Reply
      • Anon

        I would like to know when part 4 will be available and if in any way you have these blogs translated into Spanish…. it will be very helpful for me and others that are totally confused and mixed up about reconciliation, repentance and forgiveness. You explained so well, thank you.. it has brought me so much peace and relief

        Reply
  2. Y

    Thank you so much for sharing this! I’ve just ended a 3 year relationship upon the realization the man is a sex addict (or something like that). Suffice to say, it was full of breathtaking lies and betrayals.

    He is now claiming to have accepted the Lord into his life, begging for my forgiveness (even behaving obsessively to keep me on the hook), and yet I’ve felt conflicted over how I should respond to this claim of newfound faith.

    I stumbled on your website after praying for guidance, and now see his behavior does not show contrition, rather, it just shows more addiction – more selfishness, more manipulation.

    I think I’ll stay the heck out of God’s way on this, and stick to the motto “it’s not my job.”

    Reply
  3. Tina

    I totally agree word to word. I am in a similar turmoil where because of my husbands beleif, paranoia we are getting a divorce. He blames all his short comings on me. He is holding me responsible for this decision of divorce. Now he is confabulating and making up stories about me and telling his parents and the situation is getting from bad to worse. In the midst of this is my innocent 4 yr old. Only god knows how much I tried and suffered to keep my family intact but everything just crashed. I am just in a mess of emotions and uncertainty.

    Reply
  4. J

    OMG! IN my case, my husband won’t apologize. He won’t take responsibility for what he has done, makes excuses, etc. but then he does what I wanted him to do or does what he thinks will appease me and that’s it. So for example, he finally stopped criticising how I did the chores, said that he realizes now that that stuff isn’t important. But it took many years and and conversations later to stop. He has not said one word of apology, no sorry for the way he treated me, nothing. And he does this with other things. Like when I rolled up my child’s sleeves and velcro’d her shoes, he immediately went and adjusted them in front of my face. I told him that that was insulting, and he could not understand why that would be so and proceeded to tell me that it was my problem for taking it that way. Then as I walked out the door, he shouted that he “didn’t mean to offend” but in a tone that showed he didn’t get it. He hasn’t fixed the sleeves or whatnot since, but he has no clue how he hurts me. There are many, many instances of this. Lots of demands for credit for changes he has made. So yeah, not fun. But he is the direct opposite of this. He WILL stop the behavior. His heart has not changed and he still won’t take responsiblity. It messes with my mind.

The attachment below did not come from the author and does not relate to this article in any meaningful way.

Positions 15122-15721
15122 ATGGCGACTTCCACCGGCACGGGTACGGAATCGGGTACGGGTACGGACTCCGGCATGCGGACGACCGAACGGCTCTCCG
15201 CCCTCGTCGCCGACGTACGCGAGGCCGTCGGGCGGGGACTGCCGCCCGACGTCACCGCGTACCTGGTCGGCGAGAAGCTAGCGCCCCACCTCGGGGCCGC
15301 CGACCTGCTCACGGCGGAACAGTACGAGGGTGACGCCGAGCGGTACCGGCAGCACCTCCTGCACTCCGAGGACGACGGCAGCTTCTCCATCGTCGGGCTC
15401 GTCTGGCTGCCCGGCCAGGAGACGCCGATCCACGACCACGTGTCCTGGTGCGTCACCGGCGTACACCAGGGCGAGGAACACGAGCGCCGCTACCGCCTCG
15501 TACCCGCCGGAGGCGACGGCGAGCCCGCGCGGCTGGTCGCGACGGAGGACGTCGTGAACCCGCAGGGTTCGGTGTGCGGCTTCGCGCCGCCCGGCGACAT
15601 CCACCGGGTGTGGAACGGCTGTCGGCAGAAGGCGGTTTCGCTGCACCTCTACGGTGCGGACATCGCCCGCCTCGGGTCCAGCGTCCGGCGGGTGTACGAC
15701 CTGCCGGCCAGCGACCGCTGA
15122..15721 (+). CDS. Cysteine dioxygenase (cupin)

Reply
    • Natalie Hoffman

      It doesn’t sound to me like he’s stopped anything. Words mean nothing. Now, when he never does those things to you anymore – that will be something.

      Reply
  5. Vanessa H. Knight

    Oh my awesome writing!! You spoke what my mind can’t yet place on paper. Yes I was to use my stotyt to set people free! Woo Hoo!

    Reply
  6. Becky

    Thank you for these words. I have always known them to be true but needed the affirmation that his version of “forgive and forget” (he has always forced down my throat with lots of guilt and blame) is not even close to valid, although he continues to persist.

    I tried to leave at 10 years, after books, therapy, marriage seminars, etc. only to have him try and carry through on his threat to commit suicide if I ever left. He suffered a brain injury and I felt obligated to stand by him through a lengthy rehabilitation. For a while, his demeanor changed and I thought this was what would finally save our marriage.

    We went through infertility treatments for years and finally were blessed with triplets (+1 younger.) During this time his anger came back to a boil. Today my kids are 10, 10, 10, and 8 and the angry emotional abuse and fine-line physical abuse still continue.

    Finally I have the strength now and recently filed for divorce. Hopefully it will be completed just in time for our 25th anniversary. So, after all of that I would like to ask you, Natalie, how you brought your 9 (wow) kids through this process as well as how custody ended up for you. That is what I am now mostly afraid of…the “what-after.” Thank you for your time 🙂

    Reply
    • Natalie

      Congratulations on taking that difficult step! I pray God will be near you through that whole process, protecting you and your children spiritually and emotionally and physically.

      My ex and I share custody of the seven minor children. He gets 5 out of 14 nights with them. They’ve been in counseling for a year and a half, and that has helped TREMENDOUSLY. I read several books about helping kids get through divorce before I filed – and regular counseling was one of the top recommendations in everything I read.

      I also had EMDR therapy to work through C-PTSD symptoms I had developed as a result of the long term brain washing and abuse from my marriage and my church. After five sessions, I felt like a new woman. I have a video in the Flying Free group that talks about how to help your children deal with divorce and ongoing narc abuse by their father. Flying Free opens up again in February of 2018.